Yankee Girl
Difficulty Moderate
Length of hike 5.0 mi. RT
Starting Elevation 10320 ft.
Top Elevation 11020 ft.
Type of Vehicle Regular
Distance to Trailhead 20.2 miles
GPS track download Yankee Girl Track
Hiking time up 2:20 hours
Hiking time down 1:40 hours

Directions to Trailhead
From the Traffic light in Ridgway, drive 20.5 miles south on Highway 550 towards Red Mountain Pass. Go past Ironton and look for Cty. Rd. 31 on the left. There is a green sign. The turnoff is close to the Red Mountain summit. Park at the turnout.





Very little guidance is needed for this trip in summer. A maze of roads in the Guston area could be a bit confusing, but the track just follows County Road 31. A ski trip in winter, for those unfamiliar with the area, could pose some challenge. You can turn this into a shuttle loop, parking a car at the bottom or top (close to Red Mountain Pass), or just return the way you came. Either way, on a brilliant winter day, this ski tour is unforgettable.


A ski or snowshoe trek following a storm that dumped fresh snow may benefit from a bit of guidance. Starting the trip on the north side is preferable because you can glide back down to the starting point after having worked your way to the top.


Caution is required in the Guston area at times when the avalanche danger is high. The track crosses a slope with a critical gradient that could provide a fast and unpleasant ride down into the gulch.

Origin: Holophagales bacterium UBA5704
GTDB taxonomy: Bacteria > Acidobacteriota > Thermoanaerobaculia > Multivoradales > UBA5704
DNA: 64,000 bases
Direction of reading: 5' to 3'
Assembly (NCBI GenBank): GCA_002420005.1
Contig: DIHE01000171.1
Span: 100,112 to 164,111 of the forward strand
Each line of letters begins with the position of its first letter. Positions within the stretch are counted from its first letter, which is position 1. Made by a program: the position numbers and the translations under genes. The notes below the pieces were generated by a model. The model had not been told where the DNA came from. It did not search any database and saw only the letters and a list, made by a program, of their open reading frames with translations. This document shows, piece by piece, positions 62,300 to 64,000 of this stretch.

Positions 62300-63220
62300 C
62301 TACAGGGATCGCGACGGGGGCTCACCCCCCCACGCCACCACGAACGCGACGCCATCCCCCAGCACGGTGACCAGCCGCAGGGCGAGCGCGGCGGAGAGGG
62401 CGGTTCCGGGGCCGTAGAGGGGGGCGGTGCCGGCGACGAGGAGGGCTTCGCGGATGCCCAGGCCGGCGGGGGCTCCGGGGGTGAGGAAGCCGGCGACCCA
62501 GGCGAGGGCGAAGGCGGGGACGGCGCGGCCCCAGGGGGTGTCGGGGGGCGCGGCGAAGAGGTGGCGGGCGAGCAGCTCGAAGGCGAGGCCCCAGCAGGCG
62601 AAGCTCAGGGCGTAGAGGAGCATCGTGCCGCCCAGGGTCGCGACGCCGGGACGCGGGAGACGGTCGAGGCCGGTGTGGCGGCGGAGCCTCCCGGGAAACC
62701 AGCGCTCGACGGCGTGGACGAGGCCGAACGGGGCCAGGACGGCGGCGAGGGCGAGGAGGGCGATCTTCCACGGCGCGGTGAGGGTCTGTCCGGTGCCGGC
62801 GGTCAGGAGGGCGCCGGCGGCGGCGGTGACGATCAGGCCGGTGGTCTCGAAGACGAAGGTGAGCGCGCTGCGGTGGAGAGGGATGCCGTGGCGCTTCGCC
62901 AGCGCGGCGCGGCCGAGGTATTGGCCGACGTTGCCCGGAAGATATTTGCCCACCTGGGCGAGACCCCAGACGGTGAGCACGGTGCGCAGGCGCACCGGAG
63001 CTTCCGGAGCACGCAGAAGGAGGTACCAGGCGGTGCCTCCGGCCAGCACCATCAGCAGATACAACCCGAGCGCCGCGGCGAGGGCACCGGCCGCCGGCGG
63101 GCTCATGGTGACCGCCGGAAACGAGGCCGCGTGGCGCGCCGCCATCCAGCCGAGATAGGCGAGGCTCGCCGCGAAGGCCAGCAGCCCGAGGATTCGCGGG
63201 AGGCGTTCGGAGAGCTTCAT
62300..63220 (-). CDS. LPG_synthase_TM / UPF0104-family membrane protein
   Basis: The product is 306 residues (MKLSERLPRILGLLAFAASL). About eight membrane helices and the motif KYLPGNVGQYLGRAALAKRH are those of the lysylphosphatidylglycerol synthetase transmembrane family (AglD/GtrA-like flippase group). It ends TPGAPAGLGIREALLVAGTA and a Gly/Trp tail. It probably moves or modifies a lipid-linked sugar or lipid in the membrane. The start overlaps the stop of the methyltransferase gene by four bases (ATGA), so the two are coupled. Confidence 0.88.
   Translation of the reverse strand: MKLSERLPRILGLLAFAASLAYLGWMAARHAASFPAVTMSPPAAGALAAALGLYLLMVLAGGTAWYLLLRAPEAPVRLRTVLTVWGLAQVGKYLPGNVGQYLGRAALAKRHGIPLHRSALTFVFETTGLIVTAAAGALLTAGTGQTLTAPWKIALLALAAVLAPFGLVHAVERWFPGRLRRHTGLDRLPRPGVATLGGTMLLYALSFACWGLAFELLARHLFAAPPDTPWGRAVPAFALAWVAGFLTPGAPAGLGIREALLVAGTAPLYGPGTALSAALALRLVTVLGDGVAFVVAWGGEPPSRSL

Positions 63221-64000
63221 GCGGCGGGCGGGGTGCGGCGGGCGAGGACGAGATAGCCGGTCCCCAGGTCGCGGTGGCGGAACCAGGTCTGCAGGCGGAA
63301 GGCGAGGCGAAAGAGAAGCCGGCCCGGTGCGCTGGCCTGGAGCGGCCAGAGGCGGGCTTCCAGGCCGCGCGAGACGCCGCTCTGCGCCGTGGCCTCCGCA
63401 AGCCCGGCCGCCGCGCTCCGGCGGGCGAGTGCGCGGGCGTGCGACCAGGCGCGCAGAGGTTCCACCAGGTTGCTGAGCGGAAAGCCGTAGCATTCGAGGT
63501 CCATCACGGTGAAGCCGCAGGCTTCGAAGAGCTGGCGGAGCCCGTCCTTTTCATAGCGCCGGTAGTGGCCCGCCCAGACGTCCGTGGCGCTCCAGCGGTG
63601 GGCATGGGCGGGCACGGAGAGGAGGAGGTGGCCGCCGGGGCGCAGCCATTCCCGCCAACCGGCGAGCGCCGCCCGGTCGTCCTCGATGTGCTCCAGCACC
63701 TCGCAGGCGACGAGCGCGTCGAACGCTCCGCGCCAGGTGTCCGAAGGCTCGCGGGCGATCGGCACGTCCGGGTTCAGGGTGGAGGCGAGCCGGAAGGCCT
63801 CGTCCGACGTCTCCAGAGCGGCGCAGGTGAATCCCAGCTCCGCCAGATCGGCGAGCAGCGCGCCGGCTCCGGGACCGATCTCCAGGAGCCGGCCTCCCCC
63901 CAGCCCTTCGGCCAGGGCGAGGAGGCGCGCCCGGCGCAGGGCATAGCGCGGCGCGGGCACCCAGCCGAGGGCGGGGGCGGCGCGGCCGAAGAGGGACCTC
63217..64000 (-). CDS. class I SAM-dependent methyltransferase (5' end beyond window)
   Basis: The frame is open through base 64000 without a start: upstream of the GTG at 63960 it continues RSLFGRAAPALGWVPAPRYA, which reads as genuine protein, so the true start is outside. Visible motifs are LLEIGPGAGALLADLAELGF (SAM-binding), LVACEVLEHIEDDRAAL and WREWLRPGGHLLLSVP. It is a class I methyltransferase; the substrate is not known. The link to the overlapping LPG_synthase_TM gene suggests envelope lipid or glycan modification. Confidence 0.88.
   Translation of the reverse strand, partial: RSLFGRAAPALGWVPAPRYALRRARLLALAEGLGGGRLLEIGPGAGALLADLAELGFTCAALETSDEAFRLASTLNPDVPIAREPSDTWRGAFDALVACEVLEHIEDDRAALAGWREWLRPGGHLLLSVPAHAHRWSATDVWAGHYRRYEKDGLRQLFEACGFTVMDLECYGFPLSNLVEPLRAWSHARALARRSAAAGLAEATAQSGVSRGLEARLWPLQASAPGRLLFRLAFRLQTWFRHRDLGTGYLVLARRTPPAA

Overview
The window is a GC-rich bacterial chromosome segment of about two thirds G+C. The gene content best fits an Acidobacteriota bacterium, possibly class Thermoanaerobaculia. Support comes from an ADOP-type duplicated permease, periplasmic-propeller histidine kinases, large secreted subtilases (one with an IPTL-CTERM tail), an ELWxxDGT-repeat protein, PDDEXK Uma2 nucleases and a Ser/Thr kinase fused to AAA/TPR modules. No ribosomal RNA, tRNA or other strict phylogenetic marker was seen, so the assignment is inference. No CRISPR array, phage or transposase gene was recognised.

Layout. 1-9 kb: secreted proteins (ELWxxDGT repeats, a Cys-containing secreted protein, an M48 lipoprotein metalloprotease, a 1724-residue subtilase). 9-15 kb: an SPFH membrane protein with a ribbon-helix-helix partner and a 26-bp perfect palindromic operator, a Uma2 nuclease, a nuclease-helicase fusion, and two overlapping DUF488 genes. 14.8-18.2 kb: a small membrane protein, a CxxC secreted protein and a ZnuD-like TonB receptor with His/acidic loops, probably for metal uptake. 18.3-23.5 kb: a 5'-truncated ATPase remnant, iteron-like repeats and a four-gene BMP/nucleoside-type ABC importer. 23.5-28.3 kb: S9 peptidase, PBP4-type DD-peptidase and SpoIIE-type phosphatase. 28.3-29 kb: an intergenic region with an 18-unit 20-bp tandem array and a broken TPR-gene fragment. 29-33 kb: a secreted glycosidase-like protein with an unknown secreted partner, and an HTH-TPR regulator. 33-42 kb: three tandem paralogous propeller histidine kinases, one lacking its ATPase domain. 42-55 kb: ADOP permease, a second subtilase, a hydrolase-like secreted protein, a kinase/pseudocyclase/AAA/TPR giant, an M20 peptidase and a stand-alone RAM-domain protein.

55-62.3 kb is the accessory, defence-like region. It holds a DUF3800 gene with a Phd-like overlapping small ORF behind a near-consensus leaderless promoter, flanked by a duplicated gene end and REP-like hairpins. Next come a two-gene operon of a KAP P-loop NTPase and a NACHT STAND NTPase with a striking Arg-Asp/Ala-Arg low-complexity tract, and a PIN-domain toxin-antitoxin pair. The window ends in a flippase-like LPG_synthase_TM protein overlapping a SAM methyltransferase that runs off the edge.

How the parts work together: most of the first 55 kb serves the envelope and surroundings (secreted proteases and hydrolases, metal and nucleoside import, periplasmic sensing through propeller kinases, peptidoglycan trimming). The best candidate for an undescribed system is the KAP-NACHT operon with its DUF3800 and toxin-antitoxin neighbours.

The Guston area and the Red Mountain Mining district were once bustling places, much different from the solitude you can experience now. Winter is a uniquely peaceful time.


While you are in the Ironton area, consider stopping for a visit. There are many fine hiking trails leading out of the valley, and the town itself has a fascinating history. You can still visit a few of the buildings that have been stabilized and give you an impression of the life of the miners during the time the place was bustling with activity.


You can even admire environmental installation art in four of the remaining structures in Ironton.  The exhibition clearly is not as famous as the “Gates” in New York’s Central Park or the “Umbrellas” on Tejon Pass.  But while the work promoted by the artists Christo and Jeanne-Claude always attracts crowds of thousands, and the construction efforts run into many millions of dollars, Ironton has had its own art quietly and inexpensively on display for a number of years.

The exhibit in Ironton is called “Images without Images” by its creator, German artist Mario Reis.  Learn more about the installation in Mario’s own words.